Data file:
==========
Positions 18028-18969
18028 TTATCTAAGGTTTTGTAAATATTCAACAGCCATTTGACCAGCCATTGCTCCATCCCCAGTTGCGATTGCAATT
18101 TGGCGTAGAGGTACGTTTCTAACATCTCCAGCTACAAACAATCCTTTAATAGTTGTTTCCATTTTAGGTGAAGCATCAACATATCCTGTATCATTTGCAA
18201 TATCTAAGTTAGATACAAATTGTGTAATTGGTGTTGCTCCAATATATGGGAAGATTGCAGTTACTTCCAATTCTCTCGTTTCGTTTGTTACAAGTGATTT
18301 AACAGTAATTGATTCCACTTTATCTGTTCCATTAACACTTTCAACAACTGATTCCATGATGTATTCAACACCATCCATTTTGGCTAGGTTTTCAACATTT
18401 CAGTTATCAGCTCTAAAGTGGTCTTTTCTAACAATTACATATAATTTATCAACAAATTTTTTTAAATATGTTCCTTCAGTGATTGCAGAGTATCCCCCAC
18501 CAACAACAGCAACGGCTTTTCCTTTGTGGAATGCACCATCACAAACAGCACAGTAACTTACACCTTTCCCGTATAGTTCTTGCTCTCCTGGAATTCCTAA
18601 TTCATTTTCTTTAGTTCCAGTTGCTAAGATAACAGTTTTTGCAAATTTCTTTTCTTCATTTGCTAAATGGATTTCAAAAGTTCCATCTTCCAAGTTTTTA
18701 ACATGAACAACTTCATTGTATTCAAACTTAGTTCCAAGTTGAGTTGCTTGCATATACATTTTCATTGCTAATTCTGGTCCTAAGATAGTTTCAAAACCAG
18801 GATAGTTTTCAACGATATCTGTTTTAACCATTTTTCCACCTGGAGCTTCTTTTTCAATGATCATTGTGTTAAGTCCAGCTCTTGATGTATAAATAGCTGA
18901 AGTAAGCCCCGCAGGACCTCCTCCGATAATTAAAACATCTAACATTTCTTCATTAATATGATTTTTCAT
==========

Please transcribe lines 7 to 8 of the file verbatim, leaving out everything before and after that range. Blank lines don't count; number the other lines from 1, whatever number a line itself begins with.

18501 CAACAACAGCAACGGCTTTTCCTTTGTGGAATGCACCATCACAAACAGCACAGTAACTTACACCTTTCCCGTATAGTTCTTGCTCTCCTGGAATTCCTAA
18601 TTCATTTTCTTTAGTTCCAGTTGCTAAGATAACAGTTTTTGCAAATTTCTTTTCTTCATTTGCTAAATGGATTTCAAAAGTTCCATCTTCCAAGTTTTTA